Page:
Mayo Clin Proc 1994 Jul;69(7):635-40

Division of Plastic Surgery, Mayo Clinic Rochester, Minnesota 55905.

Objective: To assess the results of transverse rectus abdominis musculocutaneous (TRAM) flap reconstructions of the breast.

Design: We retrospectively reviewed 147 consecutive cases of TRAM reconstructions of the breast performed at the Mayo Clinic between 1981 and 1992.

Material And Methods: The median patient age was 47 years, and the median duration of follow-up was 29 months. Read More

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July 1994
1 Read

[Analysis of 156 breast reconstructions by transverse rectus abdominis muscle flap (TRAM)].

Ann Chir Plast Esthet 1994 Feb;39(1):77-86

Service de Chirurgie Plastique, Hôpital Universitaire Brugmann, Bruxelles, Belgique.

The myocutaneous rectus abdominis flap described by Hartrampf was used for 156 breast reconstructions between 1982 and 1992. 107 reconstructions were done with one pedicle. 142 were delayed reconstructions. Read More

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February 1994
2 Reads

Retrograde microvascular augmentation (turbocharging) of a single-pedicle TRAM flap through a deep inferior epigastric arterial and venous loop.

Authors:
J L Semple

Plast Reconstr Surg 1994 Jan;93(1):109-17

Division of Plastic Surgery, University of Toronto Women's College Hospital, Ontario, Canada.

Modern trends in breast reconstruction with the TRAM flap have promoted adequate blood supply to the flap while minimizing the donor-site defect in the anterior abdominal wall. Preservation of the rectus abdominis muscle (both unipedicled and bipedicled), supercharging, delayed, and free-flap techniques all have promoted these principles. A new technique is presented utilizing the single pedicle with a transmidline retrograde microvascular loop anastomosis of the deep inferior epigastric artery and vein. Read More

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January 1994

Immediate breast reconstruction: why the free TRAM over the conventional TRAM flap?

Plast Reconstr Surg 1992 Aug;90(2):255-61; discussion 262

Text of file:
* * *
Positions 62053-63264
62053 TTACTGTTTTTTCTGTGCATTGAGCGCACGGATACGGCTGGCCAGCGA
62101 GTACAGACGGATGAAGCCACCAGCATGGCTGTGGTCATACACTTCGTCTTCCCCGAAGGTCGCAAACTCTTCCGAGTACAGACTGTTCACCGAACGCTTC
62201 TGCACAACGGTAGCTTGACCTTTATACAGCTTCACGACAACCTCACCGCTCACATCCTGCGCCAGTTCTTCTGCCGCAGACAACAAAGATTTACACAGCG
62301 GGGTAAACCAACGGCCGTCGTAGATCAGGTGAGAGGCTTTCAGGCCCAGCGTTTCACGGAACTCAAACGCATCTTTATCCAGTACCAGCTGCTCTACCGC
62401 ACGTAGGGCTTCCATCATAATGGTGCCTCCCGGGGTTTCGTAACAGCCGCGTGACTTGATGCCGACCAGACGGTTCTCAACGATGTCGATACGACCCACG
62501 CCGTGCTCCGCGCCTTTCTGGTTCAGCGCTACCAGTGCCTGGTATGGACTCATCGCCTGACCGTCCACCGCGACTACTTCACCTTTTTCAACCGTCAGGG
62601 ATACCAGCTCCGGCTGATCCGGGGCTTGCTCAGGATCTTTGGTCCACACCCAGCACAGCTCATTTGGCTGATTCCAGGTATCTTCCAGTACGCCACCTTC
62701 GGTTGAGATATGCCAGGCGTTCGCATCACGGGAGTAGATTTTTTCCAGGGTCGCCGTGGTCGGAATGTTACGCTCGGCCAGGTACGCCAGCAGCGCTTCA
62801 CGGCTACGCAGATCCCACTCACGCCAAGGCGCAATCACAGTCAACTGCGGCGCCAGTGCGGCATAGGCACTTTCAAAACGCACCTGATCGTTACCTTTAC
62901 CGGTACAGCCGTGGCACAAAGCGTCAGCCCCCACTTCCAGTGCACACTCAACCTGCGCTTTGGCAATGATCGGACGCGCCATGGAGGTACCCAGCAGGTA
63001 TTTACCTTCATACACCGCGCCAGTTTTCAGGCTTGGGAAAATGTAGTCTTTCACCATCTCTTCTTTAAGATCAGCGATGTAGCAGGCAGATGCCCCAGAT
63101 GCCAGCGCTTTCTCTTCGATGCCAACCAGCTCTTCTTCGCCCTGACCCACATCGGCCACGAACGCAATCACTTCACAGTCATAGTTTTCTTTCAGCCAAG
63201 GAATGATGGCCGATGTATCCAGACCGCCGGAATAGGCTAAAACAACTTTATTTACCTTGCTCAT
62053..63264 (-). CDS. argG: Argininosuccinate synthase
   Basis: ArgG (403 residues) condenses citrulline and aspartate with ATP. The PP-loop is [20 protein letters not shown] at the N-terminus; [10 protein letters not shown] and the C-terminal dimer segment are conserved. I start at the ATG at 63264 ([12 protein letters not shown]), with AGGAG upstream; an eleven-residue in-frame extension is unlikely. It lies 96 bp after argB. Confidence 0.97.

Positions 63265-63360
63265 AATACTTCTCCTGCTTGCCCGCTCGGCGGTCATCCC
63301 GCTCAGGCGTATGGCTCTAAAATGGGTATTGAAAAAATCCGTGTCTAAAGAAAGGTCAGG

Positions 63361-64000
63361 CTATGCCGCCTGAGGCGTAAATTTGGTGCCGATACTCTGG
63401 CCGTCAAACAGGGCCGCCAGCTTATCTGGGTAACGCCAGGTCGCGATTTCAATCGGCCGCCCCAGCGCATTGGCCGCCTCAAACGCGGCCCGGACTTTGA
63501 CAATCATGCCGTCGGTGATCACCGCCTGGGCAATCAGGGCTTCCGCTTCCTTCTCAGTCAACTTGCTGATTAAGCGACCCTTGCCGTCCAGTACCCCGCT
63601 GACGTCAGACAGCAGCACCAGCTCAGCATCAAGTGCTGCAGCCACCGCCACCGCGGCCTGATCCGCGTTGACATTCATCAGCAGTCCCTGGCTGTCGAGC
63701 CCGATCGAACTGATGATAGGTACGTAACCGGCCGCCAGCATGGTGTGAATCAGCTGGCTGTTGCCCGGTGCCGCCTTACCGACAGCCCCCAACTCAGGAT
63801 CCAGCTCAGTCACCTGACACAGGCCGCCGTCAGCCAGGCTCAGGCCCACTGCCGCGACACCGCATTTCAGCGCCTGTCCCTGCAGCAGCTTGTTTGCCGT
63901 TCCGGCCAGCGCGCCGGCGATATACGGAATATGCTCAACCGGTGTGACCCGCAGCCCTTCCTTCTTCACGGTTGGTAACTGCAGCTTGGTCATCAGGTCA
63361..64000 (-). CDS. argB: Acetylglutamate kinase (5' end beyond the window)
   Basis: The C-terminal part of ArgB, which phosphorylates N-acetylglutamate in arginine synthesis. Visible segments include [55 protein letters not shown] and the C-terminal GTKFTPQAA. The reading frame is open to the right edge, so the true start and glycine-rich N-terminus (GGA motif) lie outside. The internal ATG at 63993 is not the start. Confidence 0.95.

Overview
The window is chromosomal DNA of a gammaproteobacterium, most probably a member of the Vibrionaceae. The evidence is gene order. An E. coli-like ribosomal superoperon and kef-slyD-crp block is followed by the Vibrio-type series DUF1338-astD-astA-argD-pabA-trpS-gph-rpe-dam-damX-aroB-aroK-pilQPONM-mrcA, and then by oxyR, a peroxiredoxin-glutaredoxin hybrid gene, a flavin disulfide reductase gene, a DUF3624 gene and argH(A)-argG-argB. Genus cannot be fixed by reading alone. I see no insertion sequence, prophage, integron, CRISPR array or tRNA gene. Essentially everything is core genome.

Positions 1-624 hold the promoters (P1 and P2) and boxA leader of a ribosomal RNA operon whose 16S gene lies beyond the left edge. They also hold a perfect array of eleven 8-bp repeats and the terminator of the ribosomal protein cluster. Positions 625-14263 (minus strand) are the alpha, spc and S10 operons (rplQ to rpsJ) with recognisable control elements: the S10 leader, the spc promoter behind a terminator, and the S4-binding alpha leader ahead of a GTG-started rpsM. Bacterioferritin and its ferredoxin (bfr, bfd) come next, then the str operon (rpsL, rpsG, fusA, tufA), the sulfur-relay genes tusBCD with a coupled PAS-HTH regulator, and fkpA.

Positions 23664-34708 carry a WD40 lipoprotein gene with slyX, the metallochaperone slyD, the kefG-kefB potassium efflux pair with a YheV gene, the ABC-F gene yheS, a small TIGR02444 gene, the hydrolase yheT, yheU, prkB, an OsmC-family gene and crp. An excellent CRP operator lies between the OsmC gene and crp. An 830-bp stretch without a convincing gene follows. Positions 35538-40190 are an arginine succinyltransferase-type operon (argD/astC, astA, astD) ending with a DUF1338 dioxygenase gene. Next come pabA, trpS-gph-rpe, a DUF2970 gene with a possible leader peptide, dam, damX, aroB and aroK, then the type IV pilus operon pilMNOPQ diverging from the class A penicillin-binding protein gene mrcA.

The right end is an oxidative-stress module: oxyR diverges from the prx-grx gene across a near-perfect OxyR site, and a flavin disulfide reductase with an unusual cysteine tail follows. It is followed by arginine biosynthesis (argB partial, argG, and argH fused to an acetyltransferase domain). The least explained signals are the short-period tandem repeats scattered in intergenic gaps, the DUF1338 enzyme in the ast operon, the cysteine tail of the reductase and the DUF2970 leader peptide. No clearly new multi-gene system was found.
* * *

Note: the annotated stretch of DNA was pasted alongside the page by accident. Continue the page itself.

Reconstructive Plastic Surgery Service, University of Texas M.D. Anderson Cancer Center, Houston.

Use of the transverse rectus abdominis myocutaneous (TRAM) flap for immediate breast reconstruction is controversial because of fear of flap loss and concern that a high complication rate could interfere with adjuvant therapy. One common complication of the TRAM, partial flap necrosis, can interfere with both institution of postoperative therapy and evaluation for recurrence. In an attempt to minimize this problem, we began using the free TRAM flap based on the inferior deep epigastric vessels. Read More

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August 1992
2 Reads

The bipedicled free TRAM flap.

Authors:
Z M Arnez T Scamp

Br J Plast Surg 1992 Apr;45(3):214-8

University Department of Plastic Surgery and Burns, University Medical Centre, Ljubljana, Slovenia.

Unilateral breast reconstruction with all 4 zones of a free TRAM flap was performed in 2 patients with total or near-total transection of the flap by a vertical midline infraumbilical scar. To permit this, both inferior epigastric pedicles were raised and anastomosed to the thoracodorsal vessels and the serratus collateral. Vein grafts were not required and both flaps perfused in toto. Read More

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April 1992
8 Reads

[Protective microvascular anastomosis in transverse rectus abdominis myocutaneous flap for breast reconstruction].

Authors:
C F Bubb H Bohmert

Handchir Mikrochir Plast Chir 1991 Sep;23(5):270-3; discussion 274-5

Chirurgischen Klinik und Poliklinik, Universität München, Klinikum Grosshadern.

Given favorable conditions, breast reconstruction with the TRAM-flap yields the best results. However, because of limited blood flow in the flap after dissection, partial flap necrosis occurs frequently. To avoid this, a bipedicled flap has been used. Read More

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September 1991
4 Reads